1976 — Attached to President Carter’s $4 billion Public Works Bill an amendment that compelled state, county and municipal governments seeking federal grants to set aside 10 percent of the money to retain minority firms as contractors, subcontractors; $625 million (15%) going to legitimate minority firms.
1976 — Introduced the legislation which became Public Law 95-507, that requires proposals from contractors to spell out their goals for awarding contracts to minority subcontractors. This law potentially provides access to billions of dollars for minority businesses. His amendment
1977 Appeared on the cover of Black Enterprise
1978 — Ebony magazine feature listing Mitchell among the 100 most influential African-Americans
1980 — Founded The Minority Business Enterprise Legal Defense and Education Fund, Inc. (“MBELDEF”) and presently serves as Chairman of the Board.
1982 — Amended the $71 billion Surface Transportation Assistance Act of required a 10 percent set-aside for disadvantaged businesses.
1984 — Clarence Mitchell died
1985 Announced, at age 63, he would not seek re-election for a ninth term in Congress.
1987 — Nephews Clarence M. Mitchell III and his brother, Michael B. Mitchell, were convicted in federal court in of accepting $50,000 from Wedtech to obstruct an investigation of the company by the House Small Business Committee, which Representative Mitchell headed
1989 Gave speech at a Baltimore teachers union observance of Dr. King’s birthday and stated “If you believe in fighting racism, you make a commitment for the rest of your life.”
2007 (Monday, May 28) at the age of 85, passed away. On June 5th more than 1,000 people paid their last respects to the Congressman at the St. James’ Episcopal Church in West Baltimore
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(a) 1999, 2000 MBELDEF — The Minority Business Enterprise Legal Defense and Education Fund, Inc. (“MBELDEF”) is a national, non-profit, public interest law firm founded in 1980 by former U.S. Congressman Parren J. Mitchell (D-MD, retired). MBELDEF’s litigation activities are intended to achieve equity and fairness in the marketplace on behalf of minority business enterprises (“MBE’s”).
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By Ellis Cose
From a venerated and bestselling voice on American life comes a contemporary look at the decline of black rage; the demise of white guilt; and the intergenerational shifts in how blacks and whites view, and interact with, each other. In the heady aftermath of President Obama’s election, conventional wisdom suggested that the bitter, angry, and destructive elements of discrimination were ebbing at last and America was becoming a postracial nation. . . . Weaving material from myriad interviews as well as two large and ambitious surveys that he conductedone of black Harvard MBAs and the other of graduates of A Better Chance, a program offering elite educational opportunities to thousands of young people of color since 1963Cose offers an invaluable portrait of contemporary America that attempts to make sense of what a people do when the dream, for some, is finally within reach as one historical era ends and another begins.Ecco, 2011
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Obama and Black Americans: the Paradox of HopeBy Gary YoungeBut for all the ways black America has felt better about itself and looked better to others, it has not actually fared better. In fact, it has been doing worse. The economic gap between black and white has grown since Obama took power. Under his tenure black unemployment, poverty and foreclosures are at their highest levels for at least a decade.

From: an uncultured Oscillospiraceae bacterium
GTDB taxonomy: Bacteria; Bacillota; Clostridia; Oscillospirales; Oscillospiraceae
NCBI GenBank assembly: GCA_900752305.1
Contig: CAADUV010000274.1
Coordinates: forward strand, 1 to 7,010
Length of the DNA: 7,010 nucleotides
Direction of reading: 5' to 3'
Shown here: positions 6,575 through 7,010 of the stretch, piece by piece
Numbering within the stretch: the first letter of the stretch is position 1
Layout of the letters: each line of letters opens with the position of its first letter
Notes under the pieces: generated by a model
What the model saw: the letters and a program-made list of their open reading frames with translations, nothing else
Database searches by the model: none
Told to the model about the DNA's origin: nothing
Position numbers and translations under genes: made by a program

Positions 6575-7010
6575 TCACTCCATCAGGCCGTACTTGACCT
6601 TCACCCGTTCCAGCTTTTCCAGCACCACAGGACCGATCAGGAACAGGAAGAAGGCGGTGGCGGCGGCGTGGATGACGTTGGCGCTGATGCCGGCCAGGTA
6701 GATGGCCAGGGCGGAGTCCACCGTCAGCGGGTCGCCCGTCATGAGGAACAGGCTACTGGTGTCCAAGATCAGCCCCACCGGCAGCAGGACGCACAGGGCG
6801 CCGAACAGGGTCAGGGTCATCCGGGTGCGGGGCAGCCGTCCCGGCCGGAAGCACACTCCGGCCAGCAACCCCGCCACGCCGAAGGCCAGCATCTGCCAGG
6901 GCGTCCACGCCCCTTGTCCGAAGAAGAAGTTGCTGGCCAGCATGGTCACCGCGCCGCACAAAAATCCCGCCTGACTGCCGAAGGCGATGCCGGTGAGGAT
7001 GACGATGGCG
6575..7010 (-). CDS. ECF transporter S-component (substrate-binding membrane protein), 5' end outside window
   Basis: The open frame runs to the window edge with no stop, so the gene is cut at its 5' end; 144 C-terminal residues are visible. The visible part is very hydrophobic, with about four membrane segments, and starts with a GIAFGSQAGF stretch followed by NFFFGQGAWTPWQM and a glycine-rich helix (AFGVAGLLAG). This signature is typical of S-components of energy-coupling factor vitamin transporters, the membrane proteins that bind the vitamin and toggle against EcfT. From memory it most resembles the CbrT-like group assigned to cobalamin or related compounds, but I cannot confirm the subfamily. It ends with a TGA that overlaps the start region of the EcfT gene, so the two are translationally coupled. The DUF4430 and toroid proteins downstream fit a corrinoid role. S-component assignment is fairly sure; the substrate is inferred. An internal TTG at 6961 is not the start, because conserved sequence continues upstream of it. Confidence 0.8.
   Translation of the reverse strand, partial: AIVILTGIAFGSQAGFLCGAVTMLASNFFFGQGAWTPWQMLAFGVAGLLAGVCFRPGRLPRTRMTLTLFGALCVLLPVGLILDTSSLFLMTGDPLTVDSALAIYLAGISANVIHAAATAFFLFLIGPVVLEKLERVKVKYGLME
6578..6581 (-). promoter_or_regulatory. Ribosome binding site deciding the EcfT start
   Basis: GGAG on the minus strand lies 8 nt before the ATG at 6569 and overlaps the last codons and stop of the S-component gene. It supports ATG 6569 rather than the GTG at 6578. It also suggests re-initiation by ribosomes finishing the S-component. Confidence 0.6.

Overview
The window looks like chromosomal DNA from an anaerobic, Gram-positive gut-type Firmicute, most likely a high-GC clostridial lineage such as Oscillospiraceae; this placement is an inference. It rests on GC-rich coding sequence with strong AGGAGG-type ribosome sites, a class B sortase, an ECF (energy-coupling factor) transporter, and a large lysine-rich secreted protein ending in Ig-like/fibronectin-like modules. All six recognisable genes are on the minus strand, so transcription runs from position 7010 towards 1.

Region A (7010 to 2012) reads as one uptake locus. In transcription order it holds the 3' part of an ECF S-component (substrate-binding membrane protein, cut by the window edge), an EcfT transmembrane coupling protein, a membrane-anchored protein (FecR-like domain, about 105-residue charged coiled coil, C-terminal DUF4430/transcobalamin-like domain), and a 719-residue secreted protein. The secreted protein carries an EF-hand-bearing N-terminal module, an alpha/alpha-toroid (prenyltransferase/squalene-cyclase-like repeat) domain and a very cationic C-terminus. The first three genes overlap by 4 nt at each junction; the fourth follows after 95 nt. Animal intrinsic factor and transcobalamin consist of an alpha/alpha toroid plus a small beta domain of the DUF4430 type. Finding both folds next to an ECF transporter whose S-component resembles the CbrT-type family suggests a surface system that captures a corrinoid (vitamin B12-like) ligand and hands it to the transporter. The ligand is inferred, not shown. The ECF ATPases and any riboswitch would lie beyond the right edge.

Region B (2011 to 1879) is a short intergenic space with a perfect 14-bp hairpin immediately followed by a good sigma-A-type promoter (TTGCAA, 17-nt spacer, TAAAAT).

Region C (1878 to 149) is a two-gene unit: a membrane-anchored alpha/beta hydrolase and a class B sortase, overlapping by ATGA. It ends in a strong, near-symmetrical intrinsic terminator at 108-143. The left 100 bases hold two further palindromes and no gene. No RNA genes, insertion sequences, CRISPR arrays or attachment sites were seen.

Millions of black kids may well aspire to the presidency now that a black man is in the White House. But such a trajectory is less likely for them now than it was under Bush. Herein lies what is at best a paradox and at worst a contradiction within Obamas core base of support. The very group most likely to support himblack Americansis the same group that is doing worse under him.TheNation
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By C. Fraser Smith
Though he lived throughout much of the Southand even worked his way into parts of the North for a timeJim Crow was conceived and buried in Maryland. From Chief Justice Roger Brooke Taney’s infamous decision in the Dred Scott case to Thurgood Marshall’s eloquent and effective work on Brown v. Board of Education, the battle for black equality is very much the story of Free State women and men. Here, Baltimore Sun columnist C. Fraser Smith recounts that tale through the stories, words, and deeds of famous, infamous, and little-known Marylanders. He traces the roots of Jim Crow laws from Dred Scott to Plessy v. Ferguson and describes the parallel and opposite early efforts of those who struggled to establish freedom and basic rights for African Americans.
Following the historical trail of evidence, Smith relates latter-day examples of Maryland residents who trod those same steps, from the thrice-failed attempt to deny black people the vote in the early twentieth century to nascent demonstrations for open access to lunch counters, movie theaters, stores, golf courses, and other public and private institutionsstruggles that occurred decades before the now-celebrated historical figures strode onto the national civil rights scene. Smith’s lively account includes the grand themes and the state’s major players in the movementFrederick Douglass, Harriett Tubman, Thurgood Marshall, and Lillie May Jackson, among others.and also tells the story of the struggle via several of Maryland’s important but relatively unknown men and womensuch as Gloria Richardson, John Prentiss Poe, William L. “Little Willie” Adams, and Walter Sondheimwho prepared Jim Crow’s grave and waited for the nation to deliver the body.Johns Hopkins University Press, 2008
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From The World and Africa, 1965
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updated 6 April 2010